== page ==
South Africa 24.10.2013 06:00 am

CSI for rhino’s

Mike Crowther from the South African National Parks Board injects a micro chip into a Rhino's horn while Mark Boucher assists, at the Pilanesburg Nature Reserve.  Picture: Tracy Lee Stark

Mike Crowther from the South African National Parks Board injects a micro chip into a Rhino's horn while Mark Boucher assists, at the Pilanesburg Nature Reserve. Picture: Tracy Lee Stark

As with the popular television programme Crime Scene Investigation, no possible leaf to identify a potential victim is being left unturned.

At Pilanesberg National Park the process is simple. A helicopter herds the rhino into a suitable space and the vet darts it. The ground crew rush in and in a matter of minutes hair is collected from the tail, a general vitamin booster is given, the ear is notched according to a specific pattern for visual identification. The samples are placed in a special rhino DNA kit which is sent to Onderstepoort for inclusion in the Rhino DNA Index System (RhODIS).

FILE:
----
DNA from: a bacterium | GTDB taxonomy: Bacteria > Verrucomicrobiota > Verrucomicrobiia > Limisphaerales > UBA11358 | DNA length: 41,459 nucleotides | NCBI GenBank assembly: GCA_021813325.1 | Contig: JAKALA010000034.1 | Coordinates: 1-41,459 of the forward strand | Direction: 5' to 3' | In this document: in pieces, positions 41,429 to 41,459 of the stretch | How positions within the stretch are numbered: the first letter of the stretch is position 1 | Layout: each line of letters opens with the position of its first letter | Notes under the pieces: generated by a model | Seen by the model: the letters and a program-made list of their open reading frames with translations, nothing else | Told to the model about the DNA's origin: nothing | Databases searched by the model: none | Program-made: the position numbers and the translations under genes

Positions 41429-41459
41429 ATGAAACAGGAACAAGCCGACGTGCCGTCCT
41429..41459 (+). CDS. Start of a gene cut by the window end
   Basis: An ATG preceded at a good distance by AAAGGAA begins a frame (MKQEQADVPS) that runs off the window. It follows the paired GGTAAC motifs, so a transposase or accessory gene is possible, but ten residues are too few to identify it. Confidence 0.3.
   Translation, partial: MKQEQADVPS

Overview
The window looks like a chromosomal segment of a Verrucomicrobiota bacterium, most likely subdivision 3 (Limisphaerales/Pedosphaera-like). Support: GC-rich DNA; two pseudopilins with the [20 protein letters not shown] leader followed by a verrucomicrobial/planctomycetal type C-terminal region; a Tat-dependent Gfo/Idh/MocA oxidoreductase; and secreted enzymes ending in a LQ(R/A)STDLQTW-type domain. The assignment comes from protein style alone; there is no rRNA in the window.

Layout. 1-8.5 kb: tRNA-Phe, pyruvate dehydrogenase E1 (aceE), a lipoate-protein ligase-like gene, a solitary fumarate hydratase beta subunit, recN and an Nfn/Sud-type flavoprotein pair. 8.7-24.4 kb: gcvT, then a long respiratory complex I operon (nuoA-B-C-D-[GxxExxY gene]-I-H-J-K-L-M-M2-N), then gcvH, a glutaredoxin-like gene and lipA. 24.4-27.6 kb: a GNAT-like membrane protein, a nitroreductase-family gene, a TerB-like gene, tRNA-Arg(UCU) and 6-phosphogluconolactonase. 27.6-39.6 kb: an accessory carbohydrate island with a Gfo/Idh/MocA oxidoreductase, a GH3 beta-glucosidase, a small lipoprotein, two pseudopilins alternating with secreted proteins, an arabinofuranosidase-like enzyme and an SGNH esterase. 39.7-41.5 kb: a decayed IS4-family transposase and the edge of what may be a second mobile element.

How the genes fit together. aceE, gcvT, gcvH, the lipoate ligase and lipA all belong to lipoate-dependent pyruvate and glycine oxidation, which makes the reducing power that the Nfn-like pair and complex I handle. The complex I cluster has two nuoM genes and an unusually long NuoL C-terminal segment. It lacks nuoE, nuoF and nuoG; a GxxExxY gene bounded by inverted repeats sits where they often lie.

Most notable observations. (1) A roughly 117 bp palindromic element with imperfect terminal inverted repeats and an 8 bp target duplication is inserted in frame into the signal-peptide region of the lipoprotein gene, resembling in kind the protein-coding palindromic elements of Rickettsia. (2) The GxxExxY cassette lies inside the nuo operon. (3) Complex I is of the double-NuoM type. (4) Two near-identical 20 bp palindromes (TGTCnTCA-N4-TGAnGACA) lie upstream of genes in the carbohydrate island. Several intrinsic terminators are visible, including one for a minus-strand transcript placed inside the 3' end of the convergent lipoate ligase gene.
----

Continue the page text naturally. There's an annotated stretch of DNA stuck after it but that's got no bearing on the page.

The system was developed in South Africa to build a DNA profile of our rhinoceros population. It can also be used to trace and identify where recovered horn was poached.

Using hair, blood and skin samples, the RhODIS database has contributed to a total of 47 years imprisonment for illegal rhino related activities, according to the NGO SAB Boucher Conservation.

“The power of this system is increasing substantially with the numbers of rhinoceros DNA profiles being added to the database weekly,” it said on its website.

If Boucher sounds familiar: the surname belongs to Mark Boucher, South Africa’s most prolific wicketkeeper for the Proteas. His involvement began about three years ago on a camping trip.

“I met some of the anti-poaching unit guys in the Kruger

National Park and was horrified by the stories. I wanted to help and learned about the DNA profiling. It took a while to get the project off the ground but as SA Breweries Castle was

already part of my life, the project eventually began.”

 

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